It didn’t work. Only 102 showed up and at least a third were opposed to charter schools. Another third would have been Act Party members and the last third was hard to pick.
Feinberg gave his presentation with lost of passion, personal anecdotes and well rehearsed lines. Nothing surprising there but in question time he was evasive and disingenuous.
The first questioner asked Feinberg about claims KIPP schools had a 40% dropout rate of African American boys. Feinberg said it came from just one school in about 2003 which he implied was a rogue school and that they had fixed up the problem. He was challenged on this later when another questioner (myself) raised the 2011 study by West Michigan University which found an average 30% dropout rate in KIPP schools nationwide before Year 9 and a massive 40% dropout rate for African American boys. Comparable dropout rates in public schools were just 8%.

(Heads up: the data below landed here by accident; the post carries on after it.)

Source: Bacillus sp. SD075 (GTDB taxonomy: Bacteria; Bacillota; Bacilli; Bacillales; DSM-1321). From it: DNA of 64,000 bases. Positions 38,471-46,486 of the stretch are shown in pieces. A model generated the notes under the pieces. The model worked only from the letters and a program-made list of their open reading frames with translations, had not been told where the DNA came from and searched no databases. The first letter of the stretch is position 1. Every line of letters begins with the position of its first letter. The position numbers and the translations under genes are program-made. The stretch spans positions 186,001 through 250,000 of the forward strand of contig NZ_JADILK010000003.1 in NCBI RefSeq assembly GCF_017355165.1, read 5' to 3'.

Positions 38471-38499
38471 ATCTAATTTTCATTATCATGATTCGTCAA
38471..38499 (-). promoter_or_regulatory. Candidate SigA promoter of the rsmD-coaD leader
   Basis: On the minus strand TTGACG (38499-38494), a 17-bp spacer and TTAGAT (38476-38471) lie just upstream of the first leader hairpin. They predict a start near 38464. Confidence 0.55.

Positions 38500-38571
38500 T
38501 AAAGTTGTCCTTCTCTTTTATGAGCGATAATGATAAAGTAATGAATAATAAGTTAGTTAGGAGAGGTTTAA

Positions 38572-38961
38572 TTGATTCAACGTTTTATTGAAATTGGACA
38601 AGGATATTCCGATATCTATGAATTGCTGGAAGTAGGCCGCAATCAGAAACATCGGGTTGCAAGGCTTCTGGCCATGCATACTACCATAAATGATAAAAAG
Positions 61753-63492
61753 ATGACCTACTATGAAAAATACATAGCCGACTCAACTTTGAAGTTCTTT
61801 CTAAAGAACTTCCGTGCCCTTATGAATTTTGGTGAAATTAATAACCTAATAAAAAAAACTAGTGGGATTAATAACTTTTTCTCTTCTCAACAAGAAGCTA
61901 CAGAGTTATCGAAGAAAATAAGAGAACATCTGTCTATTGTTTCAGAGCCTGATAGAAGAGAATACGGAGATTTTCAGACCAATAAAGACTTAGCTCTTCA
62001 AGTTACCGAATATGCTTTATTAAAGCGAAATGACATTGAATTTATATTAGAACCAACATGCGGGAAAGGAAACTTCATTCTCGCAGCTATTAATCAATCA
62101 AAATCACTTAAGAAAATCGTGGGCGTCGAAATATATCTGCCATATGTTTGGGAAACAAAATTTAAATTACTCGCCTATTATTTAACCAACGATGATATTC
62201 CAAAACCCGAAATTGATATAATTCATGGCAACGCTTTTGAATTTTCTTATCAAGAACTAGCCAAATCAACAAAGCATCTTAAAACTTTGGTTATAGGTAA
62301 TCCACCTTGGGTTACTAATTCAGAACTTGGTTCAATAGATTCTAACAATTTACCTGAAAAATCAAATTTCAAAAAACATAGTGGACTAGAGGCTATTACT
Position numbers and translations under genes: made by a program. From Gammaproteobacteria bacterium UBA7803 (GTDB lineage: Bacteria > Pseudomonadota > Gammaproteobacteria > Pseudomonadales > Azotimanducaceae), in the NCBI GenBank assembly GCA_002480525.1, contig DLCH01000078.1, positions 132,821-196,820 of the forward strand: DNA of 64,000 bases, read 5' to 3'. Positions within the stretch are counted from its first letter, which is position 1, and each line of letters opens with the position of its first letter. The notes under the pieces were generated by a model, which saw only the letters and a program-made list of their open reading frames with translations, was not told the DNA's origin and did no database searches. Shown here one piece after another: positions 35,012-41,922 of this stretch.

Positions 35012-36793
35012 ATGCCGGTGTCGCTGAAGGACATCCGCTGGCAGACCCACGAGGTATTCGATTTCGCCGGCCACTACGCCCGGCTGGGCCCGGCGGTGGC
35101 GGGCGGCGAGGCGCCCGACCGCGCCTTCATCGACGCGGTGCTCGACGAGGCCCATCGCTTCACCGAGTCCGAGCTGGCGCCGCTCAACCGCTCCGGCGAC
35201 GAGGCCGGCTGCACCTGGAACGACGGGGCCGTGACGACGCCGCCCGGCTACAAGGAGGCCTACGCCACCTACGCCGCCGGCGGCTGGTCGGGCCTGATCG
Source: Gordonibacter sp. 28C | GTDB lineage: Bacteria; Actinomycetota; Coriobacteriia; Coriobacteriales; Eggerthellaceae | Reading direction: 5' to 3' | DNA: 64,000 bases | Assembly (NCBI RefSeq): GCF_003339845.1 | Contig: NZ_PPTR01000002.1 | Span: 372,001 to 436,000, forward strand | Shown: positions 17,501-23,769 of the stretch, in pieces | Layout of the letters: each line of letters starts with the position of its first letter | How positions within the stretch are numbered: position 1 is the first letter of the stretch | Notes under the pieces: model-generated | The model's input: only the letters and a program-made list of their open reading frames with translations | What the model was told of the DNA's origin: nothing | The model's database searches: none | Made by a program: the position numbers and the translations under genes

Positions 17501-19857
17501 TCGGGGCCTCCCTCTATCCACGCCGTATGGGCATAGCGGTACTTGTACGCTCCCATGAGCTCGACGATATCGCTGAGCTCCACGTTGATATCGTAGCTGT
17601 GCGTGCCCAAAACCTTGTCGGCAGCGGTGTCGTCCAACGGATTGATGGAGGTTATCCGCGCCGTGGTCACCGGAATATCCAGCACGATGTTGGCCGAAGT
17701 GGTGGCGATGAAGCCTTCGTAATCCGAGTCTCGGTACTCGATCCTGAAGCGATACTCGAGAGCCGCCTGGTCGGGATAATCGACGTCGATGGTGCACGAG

Feinberg was forced to then acknowledge the research but said it was shoddy and poorly conducted. Instead he said we should read the Mathematica research which was genuinely independent and it said KIPP had similar dropout rates to public schools. When I had a second opportunity later to ask another question I suggested to him the Mathematica research was “vested-interest” research because it was commissioned by KIPP and paid for by KIPP’s corporate backers. Feinberg avoided the question and instead repeated that the West Michigan research was shoddy and paid for by teacher unions as though that negated it automatically. He was warmly applauded by the Act acolytes.